Flag and Fever: The Rest of the Story

Relieved on two fronts — but only somewhat

It took a long time to restore the Stars and Stripes to the flagpole in our driveway, after the wind captured and snared the far end of its tattered predecessor to create something that looked like a symbol of anarchy, hanging twisted and partly upside down.

My husband first tried to tear it loose by yanking on the cord, but it was too tightly caught in the finial at the top. Then, one Saturday morning, he asked for my help.

He had driven our little RV around and parked it adjacent to the flagpole. First, he duct-taped together two long poles, and attached a knife to one end. Using the ladder at the back of the camper, he climbed to the roof and asked me to hand the pole up to him.

Not surprisingly, it wobbled wildly. He could not get it in position near the finial, much less create the pressure at the top necessary to cut the flag free.

Next, I helped him to lift a stepladder to the top of the camper, and then climbed up there myself. He put the ladder in position, grabbed the long pole, and put his foot on the first step of the ladder. I grabbed the uprights of the stepladder and braced my legs.

In decades of marriage, you learn some things you should not say to your husband. Instead I began to pray. Fervently.

Then he stood back. “You know,” he said. “This is insane.” I breathed out.

Back in the house, he identified someone in town who could bring out a cherry-picker to solve the problem. He couldn’t make it before Tuesday.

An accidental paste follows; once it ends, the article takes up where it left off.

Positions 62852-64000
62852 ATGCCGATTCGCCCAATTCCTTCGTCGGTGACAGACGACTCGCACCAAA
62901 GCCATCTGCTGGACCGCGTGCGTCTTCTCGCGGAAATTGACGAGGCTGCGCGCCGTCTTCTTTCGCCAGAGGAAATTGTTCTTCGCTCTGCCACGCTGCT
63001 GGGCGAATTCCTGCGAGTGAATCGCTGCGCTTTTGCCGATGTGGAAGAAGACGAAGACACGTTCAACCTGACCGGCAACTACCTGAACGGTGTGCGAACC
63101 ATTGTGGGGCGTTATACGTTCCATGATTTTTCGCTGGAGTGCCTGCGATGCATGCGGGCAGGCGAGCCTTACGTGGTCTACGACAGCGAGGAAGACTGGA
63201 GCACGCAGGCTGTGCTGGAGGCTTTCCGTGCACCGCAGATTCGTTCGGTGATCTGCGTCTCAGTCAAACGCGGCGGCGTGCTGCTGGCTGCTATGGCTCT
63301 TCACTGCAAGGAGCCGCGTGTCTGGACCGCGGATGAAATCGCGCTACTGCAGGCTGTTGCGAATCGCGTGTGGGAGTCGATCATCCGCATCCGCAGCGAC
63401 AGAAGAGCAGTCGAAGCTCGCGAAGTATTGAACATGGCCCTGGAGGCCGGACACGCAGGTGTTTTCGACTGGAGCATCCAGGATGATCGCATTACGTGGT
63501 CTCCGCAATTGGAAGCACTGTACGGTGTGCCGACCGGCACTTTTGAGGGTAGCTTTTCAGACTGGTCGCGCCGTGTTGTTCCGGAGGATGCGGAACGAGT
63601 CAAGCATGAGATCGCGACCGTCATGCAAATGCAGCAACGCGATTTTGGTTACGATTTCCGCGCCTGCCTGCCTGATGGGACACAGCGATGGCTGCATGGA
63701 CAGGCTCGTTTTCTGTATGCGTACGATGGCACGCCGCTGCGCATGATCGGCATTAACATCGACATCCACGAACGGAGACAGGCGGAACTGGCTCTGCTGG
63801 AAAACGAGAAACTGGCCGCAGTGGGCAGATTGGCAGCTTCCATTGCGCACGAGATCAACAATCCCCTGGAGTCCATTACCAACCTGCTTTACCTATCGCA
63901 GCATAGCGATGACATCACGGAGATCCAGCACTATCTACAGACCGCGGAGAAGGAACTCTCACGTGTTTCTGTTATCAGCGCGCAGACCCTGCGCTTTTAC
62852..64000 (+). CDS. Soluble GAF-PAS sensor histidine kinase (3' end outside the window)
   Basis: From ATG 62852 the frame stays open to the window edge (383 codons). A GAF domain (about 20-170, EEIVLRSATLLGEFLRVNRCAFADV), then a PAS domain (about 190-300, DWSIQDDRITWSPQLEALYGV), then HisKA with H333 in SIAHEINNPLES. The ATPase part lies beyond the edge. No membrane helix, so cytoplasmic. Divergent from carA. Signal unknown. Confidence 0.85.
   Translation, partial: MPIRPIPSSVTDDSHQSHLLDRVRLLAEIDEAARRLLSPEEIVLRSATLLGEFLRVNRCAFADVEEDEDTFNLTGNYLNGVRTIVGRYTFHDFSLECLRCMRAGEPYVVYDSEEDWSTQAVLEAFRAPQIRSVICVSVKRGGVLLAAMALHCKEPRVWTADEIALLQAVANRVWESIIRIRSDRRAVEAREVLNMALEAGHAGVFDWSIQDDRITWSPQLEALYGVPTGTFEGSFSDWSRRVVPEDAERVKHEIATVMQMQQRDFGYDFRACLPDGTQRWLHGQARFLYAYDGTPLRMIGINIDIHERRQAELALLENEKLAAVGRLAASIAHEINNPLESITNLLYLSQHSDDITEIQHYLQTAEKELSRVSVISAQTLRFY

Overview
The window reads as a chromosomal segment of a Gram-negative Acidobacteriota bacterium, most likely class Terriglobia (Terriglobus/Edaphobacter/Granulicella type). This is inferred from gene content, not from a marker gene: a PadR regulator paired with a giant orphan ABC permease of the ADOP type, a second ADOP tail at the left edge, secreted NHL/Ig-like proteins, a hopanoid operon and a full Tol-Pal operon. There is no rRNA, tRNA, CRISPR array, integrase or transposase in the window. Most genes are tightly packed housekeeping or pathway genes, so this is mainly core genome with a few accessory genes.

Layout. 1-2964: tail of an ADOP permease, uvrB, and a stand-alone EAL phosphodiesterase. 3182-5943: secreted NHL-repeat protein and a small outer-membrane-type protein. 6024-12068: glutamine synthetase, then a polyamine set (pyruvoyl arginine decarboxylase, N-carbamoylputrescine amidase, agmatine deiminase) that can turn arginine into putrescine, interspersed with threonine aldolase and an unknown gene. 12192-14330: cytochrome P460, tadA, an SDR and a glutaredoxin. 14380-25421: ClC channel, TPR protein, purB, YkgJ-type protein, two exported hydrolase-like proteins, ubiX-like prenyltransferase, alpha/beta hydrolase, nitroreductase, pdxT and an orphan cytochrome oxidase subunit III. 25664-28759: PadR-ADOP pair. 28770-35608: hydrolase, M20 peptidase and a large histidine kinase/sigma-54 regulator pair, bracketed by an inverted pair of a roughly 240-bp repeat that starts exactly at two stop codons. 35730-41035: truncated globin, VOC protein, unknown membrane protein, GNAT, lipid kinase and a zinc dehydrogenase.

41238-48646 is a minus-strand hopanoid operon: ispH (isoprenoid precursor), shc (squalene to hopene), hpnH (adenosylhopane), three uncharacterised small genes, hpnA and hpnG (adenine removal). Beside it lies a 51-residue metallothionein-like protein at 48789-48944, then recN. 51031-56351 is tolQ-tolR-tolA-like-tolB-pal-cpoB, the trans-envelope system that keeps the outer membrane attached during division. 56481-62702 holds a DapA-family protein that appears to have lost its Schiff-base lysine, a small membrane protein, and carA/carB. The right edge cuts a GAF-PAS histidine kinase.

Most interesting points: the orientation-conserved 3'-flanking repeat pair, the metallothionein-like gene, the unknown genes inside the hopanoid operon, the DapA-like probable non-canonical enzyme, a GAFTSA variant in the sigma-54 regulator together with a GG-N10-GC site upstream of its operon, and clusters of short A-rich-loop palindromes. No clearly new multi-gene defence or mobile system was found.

I was relieved, but only somewhat. Friends back East were remarking that they are so upset with current events that they just wanted to leave the country — and they didn’t mean “leave for the country” as we have.

In this political climate, displaying a distorted flag even inadvertently made me very uncomfortable.

The next day, we took a long hike up Bonneville Pass with some friends. What a splendid way to escape the heat (in more senses than the obvious one).

The wild flowers were a riot of red and yellow. There were still patches of snow here and there. As we reached the valley at the top of the Pass, quite a wind kicked up.

Pulling into the driveway, I saw to my relief that the same wind had ripped the end of the old flag loose and it was flapping free, albeit raggedly. That’s kind of the way I feel myself these days. The old flag will go to rest at the VFW, where they take proper care of them. Call me Pollyanna, but the clean new flag looks like a symbol of hope.

On another front, for regular readers I should set the record straight about my brush with high fever and exhaustion, which I assumed were a sign of Covid-19 infection, until the tests came back negative.

“Could you have been bitten by a tick or another little critter?” commented a former coworker from Connecticut. I asked to be tested for tick-borne diseases, and the results came back strongly positive for Lyme disease.

Ixodes pacificus, the kind of deer tick that
spreads Lyme disease out West.

Earlier this spring, I shed plenty of ticks after hiking. I never noticed a bite or the tell-tale bullseye rash that is the classic sign of Lyme disease. But while being very vigilant about the pandemic, it looks like I was too careless about something else.

Isn’t that a creepy critter?

How ironic! After working and spending weekends in Connecticut for years, Lyme got me in Wyoming.

Unlike Covid-19, at least there is a good treatment for this. Although my “flirtation” with Coronavirus delayed treatment somewhat, thanks to my friend Natalie I got it soon enough to avoid major consequences, and now I feel fine.

Except whenever I read the news.

© Lois Wingerson, 2020

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Who’s writing? Check out About Me.

Author: LivingDubois

I am a retired science journalist, devoted to enjoying and recording the many pleasures of life in the Wyoming's Upper Wind River Valley.

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